Tamara Jacka

Tamara Jacka is an Emeritus Professor in the College of Asia and the Pacific, The Australian National University. A feminist social anthropologist, her main research interests are in gender, rural–urban migration and social change in contemporary China. She is the author of Rural Women in Urban China: Gender, Migration, and Social Change (2006), which won the Francis L.K. Hsu prize for best book in East Asian Anthropology. More recent publications include Women, Gender and Rural Development in China (co‑edited with Sally Sargeson, 2011) and Contemporary China: Society and Social Change (co-authored with Andrew B. Kipnis and Sally Sargeson, 2013). 

orcid https://orcid.org/0000-0002-5395-5009

Ginkgo Village »

Trauma and Transformation in Rural China

Authored by: Tamara Jacka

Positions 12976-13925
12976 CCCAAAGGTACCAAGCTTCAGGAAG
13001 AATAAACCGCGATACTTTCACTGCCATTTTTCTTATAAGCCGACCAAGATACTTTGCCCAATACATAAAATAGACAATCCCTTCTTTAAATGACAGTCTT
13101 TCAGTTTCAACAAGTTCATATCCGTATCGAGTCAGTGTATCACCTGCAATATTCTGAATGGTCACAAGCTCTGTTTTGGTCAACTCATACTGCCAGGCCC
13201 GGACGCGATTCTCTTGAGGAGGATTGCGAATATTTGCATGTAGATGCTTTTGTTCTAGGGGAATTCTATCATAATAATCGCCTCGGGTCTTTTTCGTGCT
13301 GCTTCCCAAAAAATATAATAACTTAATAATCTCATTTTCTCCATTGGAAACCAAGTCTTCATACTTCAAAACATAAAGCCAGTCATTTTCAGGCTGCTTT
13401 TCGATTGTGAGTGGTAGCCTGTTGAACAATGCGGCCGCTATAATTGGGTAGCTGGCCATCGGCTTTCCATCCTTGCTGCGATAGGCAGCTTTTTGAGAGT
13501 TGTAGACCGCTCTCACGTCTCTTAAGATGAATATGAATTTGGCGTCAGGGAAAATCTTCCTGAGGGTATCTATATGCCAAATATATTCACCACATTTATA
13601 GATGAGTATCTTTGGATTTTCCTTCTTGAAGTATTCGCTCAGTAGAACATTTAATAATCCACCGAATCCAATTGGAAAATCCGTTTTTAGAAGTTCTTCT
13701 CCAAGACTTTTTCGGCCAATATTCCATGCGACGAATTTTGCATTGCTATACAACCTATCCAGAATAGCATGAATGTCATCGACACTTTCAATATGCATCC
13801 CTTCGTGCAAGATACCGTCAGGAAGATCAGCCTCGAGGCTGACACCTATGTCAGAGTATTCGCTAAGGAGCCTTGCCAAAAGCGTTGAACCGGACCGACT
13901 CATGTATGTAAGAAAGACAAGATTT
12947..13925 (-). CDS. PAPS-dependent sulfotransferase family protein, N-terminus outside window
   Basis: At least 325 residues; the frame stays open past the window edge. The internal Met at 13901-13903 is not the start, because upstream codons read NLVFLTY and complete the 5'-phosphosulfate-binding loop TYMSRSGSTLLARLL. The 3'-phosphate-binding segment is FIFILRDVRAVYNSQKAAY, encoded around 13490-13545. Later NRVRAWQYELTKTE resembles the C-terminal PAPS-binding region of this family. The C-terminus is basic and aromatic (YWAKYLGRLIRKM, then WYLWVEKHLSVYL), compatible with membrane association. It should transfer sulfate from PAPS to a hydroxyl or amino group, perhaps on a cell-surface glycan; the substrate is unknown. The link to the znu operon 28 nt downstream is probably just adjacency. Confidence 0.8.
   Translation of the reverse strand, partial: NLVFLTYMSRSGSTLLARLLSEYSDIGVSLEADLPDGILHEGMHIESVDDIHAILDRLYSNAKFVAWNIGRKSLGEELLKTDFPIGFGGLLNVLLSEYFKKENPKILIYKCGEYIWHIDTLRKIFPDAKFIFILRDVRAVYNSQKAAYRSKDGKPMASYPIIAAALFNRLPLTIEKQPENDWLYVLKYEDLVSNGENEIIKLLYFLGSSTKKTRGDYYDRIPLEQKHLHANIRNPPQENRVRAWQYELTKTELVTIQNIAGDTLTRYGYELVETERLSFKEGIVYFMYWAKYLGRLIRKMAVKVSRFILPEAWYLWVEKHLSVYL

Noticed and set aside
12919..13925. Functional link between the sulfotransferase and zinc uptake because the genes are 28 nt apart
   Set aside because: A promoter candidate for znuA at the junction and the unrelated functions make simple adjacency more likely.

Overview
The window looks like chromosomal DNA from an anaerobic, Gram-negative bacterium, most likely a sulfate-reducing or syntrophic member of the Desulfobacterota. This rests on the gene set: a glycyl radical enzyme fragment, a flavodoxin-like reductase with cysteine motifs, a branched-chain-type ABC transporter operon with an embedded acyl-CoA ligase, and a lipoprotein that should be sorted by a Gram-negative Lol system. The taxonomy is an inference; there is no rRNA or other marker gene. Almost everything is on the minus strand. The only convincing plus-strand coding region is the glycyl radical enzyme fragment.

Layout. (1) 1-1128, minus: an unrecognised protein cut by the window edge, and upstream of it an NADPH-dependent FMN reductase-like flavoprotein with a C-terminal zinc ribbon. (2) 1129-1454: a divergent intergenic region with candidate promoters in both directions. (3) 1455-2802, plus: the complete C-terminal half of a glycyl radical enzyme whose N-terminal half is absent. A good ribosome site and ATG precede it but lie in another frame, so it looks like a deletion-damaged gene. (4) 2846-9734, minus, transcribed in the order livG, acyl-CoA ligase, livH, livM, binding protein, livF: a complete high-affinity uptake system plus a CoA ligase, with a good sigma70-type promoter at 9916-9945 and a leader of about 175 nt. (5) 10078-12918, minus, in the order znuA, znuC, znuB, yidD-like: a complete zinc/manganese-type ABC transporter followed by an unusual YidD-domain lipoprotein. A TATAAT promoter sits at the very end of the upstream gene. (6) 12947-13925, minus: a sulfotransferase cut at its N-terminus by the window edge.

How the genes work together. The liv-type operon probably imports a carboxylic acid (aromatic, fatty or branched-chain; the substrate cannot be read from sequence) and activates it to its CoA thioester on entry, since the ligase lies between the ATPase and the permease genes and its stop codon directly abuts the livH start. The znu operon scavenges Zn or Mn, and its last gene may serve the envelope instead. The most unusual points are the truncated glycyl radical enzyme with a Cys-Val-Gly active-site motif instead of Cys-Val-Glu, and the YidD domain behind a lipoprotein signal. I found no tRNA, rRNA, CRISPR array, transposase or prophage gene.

Publication date: June 2024
Ginkgo Village provides an original and powerfully intimate bottom-up perspective on China’s recent tumultuous history. Drawing on ethnographic and life-history research, the book takes readers deep into a village in a mountainous region of central-eastern China known as Eyuwan. In the twentieth and early twenty-first centuries, villagers in this region experienced terrible trauma and far-reaching socio‑economic and political change. In the civil war (1927–1949), they were slaughtered in fighting between Nationalist and Communist forces. During the Great Leap Forward (1958–1961), they suffered appalling famine. Since the 1990s, mass labour outmigration has lifted local villagers out of poverty and fuelled major transformations in their circumstances and practices, social and family relationships, and values and aspirations. At the heart of this book are eight tales that recreate Ginkgo Village life and the interactions between villagers and the researchers who visit them. These tales use storytelling to engender an empathetic understanding of Ginkgo Villagers’ often traumatic life experiences; to present concrete details about transformations in everyday village life in an engaging manner; and to explore the challenges and rewards of fieldwork research that attempts empathetic understanding across cultures.